Rock and Roll Book Club: 'Sights, Sounds, Soul: The Twin Cities Through the Lens of Charles Chamblis'

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'Sights, Sounds, Soul' book cover.
'Sights, Sounds, Soul: The Twin Cities Through the Lens of Charles Chamblis.' (Jay Gabler/MPR)

With the Super Bowl arriving in Minnesota this weekend, efforts to rethink our image are reaching a peak. The state often associated in pop culture with hotdish and ice fishing is now officially the "Bold North." Unofficially but much more importantly, Minnesotans are working to bring newfound visibility to communities that have been historically marginalized in the stories that are told about our state.

For music fans, this has meant the burnishing and reissuing of historic soul, funk, and R&B sides from the artists who gave rise to the 1980s' world-famous "Minneapolis Sound." The compilations Twin Cities Funk and Soul (Secret Stash Records, 2012) and Purple Snow (Numero Group, 2013) got this ball rolling, but many stories remained untold.

Last year, The Current's Andrea Swensson published the book Got to Be Something Here, chronicling "the rise of the Minneapolis Sound." That book is now among this year's Minnesota Book Award finalists, along with another new book about that era and those communities: Sights, Sounds, Soul: The Twin Cities Through the Lens of Charles Chamblis.

Chamblis, a Pittsburgh native who moved to Minnesota in 1958, became known as "Pictureman" among the predominantly black communities he photographed regularly in the 1970s and '80s. He sold his photos, and often gave them away, putting uncounted personal dollars into the documentation of people and events that often might otherwise have left no visual record.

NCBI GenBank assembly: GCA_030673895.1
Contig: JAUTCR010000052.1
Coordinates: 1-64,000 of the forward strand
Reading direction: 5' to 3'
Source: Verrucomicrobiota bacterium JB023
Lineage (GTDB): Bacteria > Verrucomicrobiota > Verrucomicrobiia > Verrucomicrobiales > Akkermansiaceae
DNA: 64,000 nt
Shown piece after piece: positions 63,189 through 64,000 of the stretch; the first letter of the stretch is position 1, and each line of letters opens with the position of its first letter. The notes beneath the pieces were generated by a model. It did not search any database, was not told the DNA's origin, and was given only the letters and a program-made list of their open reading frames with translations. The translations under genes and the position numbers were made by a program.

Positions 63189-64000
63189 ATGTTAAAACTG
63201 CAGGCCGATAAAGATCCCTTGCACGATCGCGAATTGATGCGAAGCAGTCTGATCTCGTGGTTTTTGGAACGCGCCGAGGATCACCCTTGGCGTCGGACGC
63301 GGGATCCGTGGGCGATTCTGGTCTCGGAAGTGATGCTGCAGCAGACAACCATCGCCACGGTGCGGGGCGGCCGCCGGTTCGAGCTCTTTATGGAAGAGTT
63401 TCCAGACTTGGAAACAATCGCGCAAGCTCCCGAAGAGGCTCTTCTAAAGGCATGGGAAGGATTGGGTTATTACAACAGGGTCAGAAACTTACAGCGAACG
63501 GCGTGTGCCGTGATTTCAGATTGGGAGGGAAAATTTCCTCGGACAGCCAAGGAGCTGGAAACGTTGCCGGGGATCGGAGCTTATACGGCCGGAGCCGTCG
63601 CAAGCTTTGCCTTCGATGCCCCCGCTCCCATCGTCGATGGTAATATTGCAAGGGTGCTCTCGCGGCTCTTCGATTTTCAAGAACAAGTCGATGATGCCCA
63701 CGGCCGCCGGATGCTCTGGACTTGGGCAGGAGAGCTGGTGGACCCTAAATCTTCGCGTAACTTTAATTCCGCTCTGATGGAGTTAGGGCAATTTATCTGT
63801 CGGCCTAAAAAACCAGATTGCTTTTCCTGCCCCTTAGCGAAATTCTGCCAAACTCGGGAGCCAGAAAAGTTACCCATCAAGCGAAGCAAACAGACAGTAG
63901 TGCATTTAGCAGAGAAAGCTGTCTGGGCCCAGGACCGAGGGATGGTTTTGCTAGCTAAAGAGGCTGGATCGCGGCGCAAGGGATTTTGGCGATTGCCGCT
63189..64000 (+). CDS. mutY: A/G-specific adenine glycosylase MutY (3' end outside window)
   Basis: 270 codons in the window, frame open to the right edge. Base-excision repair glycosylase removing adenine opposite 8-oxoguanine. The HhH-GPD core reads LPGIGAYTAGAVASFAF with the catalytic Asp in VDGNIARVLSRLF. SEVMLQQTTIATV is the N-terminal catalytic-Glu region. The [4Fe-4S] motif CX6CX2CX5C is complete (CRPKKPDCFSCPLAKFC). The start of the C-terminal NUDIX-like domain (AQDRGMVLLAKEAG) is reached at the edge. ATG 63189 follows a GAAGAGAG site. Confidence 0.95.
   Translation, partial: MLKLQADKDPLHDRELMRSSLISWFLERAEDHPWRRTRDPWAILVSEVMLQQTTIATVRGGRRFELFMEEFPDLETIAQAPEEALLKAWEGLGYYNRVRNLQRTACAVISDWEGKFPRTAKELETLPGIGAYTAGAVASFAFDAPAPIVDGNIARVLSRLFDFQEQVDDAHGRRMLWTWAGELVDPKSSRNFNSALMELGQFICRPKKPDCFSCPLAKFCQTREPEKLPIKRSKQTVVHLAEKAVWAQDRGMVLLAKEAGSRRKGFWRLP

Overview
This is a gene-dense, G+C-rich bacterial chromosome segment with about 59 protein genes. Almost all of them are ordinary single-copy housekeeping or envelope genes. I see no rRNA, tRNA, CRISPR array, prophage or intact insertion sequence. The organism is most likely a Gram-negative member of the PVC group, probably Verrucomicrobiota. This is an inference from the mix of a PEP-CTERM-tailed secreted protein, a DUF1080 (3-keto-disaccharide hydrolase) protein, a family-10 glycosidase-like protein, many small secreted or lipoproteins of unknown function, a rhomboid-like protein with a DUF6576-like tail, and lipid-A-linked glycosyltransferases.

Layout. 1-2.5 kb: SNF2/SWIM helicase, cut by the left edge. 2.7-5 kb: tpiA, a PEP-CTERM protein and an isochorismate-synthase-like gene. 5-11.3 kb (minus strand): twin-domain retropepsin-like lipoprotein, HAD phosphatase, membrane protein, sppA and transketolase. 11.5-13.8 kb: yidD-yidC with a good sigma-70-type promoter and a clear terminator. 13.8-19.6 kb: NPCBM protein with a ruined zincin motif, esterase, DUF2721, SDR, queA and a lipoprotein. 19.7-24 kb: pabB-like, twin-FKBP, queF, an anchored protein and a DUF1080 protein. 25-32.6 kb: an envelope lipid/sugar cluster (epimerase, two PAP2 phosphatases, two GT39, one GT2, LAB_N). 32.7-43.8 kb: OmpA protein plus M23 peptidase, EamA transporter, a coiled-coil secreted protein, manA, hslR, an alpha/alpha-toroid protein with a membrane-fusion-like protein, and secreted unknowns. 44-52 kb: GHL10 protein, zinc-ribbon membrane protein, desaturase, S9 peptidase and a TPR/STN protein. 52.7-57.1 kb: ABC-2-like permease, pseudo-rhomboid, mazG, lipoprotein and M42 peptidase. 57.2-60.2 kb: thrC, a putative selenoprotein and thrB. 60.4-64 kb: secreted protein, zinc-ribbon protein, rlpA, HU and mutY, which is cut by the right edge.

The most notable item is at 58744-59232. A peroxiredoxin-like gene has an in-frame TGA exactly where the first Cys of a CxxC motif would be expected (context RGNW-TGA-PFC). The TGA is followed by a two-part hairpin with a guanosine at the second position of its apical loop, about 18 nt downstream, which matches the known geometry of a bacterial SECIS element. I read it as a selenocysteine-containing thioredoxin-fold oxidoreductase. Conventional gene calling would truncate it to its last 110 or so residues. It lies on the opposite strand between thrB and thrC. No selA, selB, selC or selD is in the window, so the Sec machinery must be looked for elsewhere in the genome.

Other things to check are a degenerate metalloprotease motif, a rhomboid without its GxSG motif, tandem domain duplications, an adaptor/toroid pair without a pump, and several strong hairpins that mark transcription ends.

Many of his photos are now at the Minnesota Historical Society, where a 2014 exhibit put his work in front of many eyes that had never seen it. That exhibit included one of the earliest known photos of Prince performing live, soundtracking a fashion show with his band Grand Central. "I'd like to see that," said Prince when Swensson told him about it that summer.

If only Prince could have seen Sights, Sounds, Soul. It would have been a trip down memory lane for the star who counted many of Chamblis's subjects among his mentors and peers. A chapter dedicated to music includes that early Prince photo, and also captures local legends like the Family, Wee Willie Walker, Flyte Tyme (costumed as P-Funk for Halloween), Alexander O'Neal, Cynthia Johnson, Jimmy Jam, Jellybean Johnson, Morris Day, and DJ Spider J. Hamilton. One group of guys, hanging out in front of a mirrored wall, made it onto the cover of Purple Snow.

Chamblis died in 1991, and Davu Seru contributes text that situates the photographer's work in the context of black history. Chamblis's Twin Cities were towns in transition: segregation was still rampant, but real gains were being made and there was a wide diversity of experience within African-American communities. White faces are not uncommon in these photographs: in integrated bands, and in audiences at venues like the Flame. That Nicollet Avenue establishment had two sides: one for R&B, and one for country.

Compared to the white man's lakeland depicted on the famous "good life" cover of Time magazine, these photos capture a Minnesota that's both worlds away, and poignantly, not that far at all. Chamblis shot much more than music: here are families picnicking and relaxing by the Minneapolis lakes. Here's the proud owner of a Red Owl supermarket: one who happens to be black, and located in North Minneapolis. Here are some old men, very possibly grumpy. 30 years before an African-American Santa made news at Mall of America, here's one handing out candy canes at an arcade.

Individual chapters are dedicated to fashion (with witty captions by Seru), to everyday life, and of course to music. Those who weren't there will find Swensson's book a useful companion in identifying the significance of venues like the Way community center and the Nacirema club. Chamblis documented an entire geography that's since been shuffled, but that gave rise to music that changed the world.

There's an intimacy to these photos: people knew the Pictureman, and they welcomed his work. (Anticipating Tyra, he'd advise, "Smile with your eyes.") Could they have guessed they'd one day end up in a coffee table book? They sure knew they were looking good enough for one — in matching powder-blue suits, in electric pink pants, sometimes in "Thriller" jackets — and that their lives were just as Minnesotan as any Lake Superior landscape captured by Craig Blacklock. In crucial ways, even more so.

Photos by Charles Chamblis will be on display at Mill City Museum through March 31.

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